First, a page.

About 11 a.m. on Dec. 4, 1950, something went wrong with distribution of the city's water.
The main raw water line (there was only one at the time) was being repaired and the emergency intake being used during that time became clogged with debris from the St. Joseph River. Efforts were immediately made to clear the debris, but back-flushing didn't clear the line and before long, the city's reservoir levels fell and pressure in the water mains couldn't be maintained.
Firefighters supplied emergency reserves at the Water Filtration Plant on Griswold Drive and radio stations cooperated to get information out to the public. Schools were closed and businesses slowed or stopped work.
Hospitals were put on an emergency basis and all unnecessary use of water was discontinued. St. Joseph Hospital used water from its own well. Methodist and Lutheran hospitals reported water was being hauled in from wells for drinking purposes. One hospital official said patients would be drinking milk instead of water, according to one of the stories in The Journal Gazette the next morning.
Heating was also down to a minimum to conserve water and hospital laundries were shut down. Paper plates were being used since dishwashers were shut down, and any necessary washing was done by hand.
Restaurants in the city were allowed to stay open if all drinking water was boiled at least 20 minutes before use, but cleaning dishes posed a challenge.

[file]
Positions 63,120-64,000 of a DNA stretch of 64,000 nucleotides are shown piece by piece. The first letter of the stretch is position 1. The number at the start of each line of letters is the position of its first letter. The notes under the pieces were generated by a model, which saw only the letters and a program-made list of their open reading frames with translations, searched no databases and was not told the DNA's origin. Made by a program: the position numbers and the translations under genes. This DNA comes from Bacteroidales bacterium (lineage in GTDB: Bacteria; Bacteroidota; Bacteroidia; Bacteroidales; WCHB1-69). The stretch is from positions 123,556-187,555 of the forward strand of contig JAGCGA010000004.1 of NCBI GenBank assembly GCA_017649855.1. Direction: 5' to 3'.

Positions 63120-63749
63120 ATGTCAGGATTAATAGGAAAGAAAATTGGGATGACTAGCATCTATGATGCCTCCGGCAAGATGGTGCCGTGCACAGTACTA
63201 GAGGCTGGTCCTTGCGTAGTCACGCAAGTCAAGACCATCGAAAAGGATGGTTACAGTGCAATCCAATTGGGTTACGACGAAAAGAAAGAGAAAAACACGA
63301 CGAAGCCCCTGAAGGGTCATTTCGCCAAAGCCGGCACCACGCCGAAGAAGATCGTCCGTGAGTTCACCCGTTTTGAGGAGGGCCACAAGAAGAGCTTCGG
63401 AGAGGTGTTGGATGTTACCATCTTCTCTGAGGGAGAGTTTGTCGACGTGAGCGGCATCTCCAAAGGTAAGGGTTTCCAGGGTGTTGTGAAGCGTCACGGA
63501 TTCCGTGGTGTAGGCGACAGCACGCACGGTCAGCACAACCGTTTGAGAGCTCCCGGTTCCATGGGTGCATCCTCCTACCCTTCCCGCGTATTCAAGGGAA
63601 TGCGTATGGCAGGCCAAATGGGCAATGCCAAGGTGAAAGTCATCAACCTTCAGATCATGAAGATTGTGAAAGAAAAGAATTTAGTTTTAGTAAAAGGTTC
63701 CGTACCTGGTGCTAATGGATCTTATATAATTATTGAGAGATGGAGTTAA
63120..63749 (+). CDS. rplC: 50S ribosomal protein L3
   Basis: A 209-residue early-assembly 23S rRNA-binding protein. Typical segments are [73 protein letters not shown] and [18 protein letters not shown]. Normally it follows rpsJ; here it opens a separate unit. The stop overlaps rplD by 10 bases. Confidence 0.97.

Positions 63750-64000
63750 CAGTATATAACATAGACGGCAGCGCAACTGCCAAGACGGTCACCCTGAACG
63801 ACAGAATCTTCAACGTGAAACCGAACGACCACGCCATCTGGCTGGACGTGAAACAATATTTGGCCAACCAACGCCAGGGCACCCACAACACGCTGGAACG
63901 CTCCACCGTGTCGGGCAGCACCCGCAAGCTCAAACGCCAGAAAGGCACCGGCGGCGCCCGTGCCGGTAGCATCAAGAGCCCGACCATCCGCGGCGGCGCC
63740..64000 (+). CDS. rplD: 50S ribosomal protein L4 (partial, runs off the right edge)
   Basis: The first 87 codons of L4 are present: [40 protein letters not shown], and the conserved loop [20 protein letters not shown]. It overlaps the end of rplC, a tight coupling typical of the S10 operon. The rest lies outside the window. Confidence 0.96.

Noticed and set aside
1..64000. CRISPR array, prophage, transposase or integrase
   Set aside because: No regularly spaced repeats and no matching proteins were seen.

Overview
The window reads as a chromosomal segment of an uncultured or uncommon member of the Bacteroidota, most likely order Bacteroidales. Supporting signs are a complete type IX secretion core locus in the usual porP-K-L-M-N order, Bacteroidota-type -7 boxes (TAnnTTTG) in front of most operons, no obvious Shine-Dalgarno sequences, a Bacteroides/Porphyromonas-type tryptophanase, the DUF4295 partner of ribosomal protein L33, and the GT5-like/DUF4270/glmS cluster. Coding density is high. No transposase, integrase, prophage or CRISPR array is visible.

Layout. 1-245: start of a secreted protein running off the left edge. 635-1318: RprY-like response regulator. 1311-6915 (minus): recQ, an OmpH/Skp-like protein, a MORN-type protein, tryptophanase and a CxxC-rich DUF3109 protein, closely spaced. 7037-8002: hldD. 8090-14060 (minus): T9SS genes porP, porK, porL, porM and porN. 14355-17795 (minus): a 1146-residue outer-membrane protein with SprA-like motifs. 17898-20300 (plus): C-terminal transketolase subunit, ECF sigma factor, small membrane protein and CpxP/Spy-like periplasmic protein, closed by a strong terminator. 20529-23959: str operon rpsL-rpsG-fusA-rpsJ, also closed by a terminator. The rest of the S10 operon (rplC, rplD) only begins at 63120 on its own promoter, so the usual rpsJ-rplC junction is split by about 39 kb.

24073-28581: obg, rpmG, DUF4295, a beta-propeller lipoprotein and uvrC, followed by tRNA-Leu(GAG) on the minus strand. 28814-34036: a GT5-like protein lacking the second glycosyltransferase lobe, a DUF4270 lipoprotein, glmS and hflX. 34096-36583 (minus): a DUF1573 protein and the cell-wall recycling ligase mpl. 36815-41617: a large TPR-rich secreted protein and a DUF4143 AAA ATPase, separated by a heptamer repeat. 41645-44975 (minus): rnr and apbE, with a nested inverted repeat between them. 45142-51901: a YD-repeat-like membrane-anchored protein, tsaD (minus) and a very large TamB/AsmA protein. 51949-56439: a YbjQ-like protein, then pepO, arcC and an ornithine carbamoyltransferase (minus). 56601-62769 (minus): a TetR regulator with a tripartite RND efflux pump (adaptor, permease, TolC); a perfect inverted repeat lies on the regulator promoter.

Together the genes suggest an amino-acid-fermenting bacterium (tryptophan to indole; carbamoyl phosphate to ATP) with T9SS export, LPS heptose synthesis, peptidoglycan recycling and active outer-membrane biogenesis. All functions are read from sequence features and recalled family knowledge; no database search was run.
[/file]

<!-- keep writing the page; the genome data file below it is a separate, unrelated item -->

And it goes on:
Water service was restored after about 12 hours, but schools in the city remained closed Dec. 5 and residents were advised for several days to boil water.
Navy divers were brought in from Chicago on Dec. 5 to find debris that had clogged a screen, and the bottom of the river around the intake was being dredged. Schools and factories resumed full operation Dec. 6 as officials at the water filtration plant said no further water breakdown was expected. Crews were still working around-the-clock to repair the raw water main.
History Journal appears monthly in print with additional items weekly on The Journal Gazette's website. To comment on items or suggest dates and topics, contact Corey McMaken at 461-8475 or email@example.com.
Can you help?
Several years ago, we published photos and a short history item about astronauts Gordon Cooper and Virgil “Gus” Grissom visiting the area in the 1960s to test and work on “Hydrodyne” boats manufactured by Midwestern Industries Corp. in Harlan.
An engine enthusiast recently contacted The Journal Gazette hoping to speak to someone with ties to Midwestern about the engine that Cooper and Grissom worked on.
If anyone out there has information about the engine and is willing to speak with a motor fan tracing its history, call Corey McMaken at 461-8475 or email firstname.lastname@example.org, and we will put you in touch.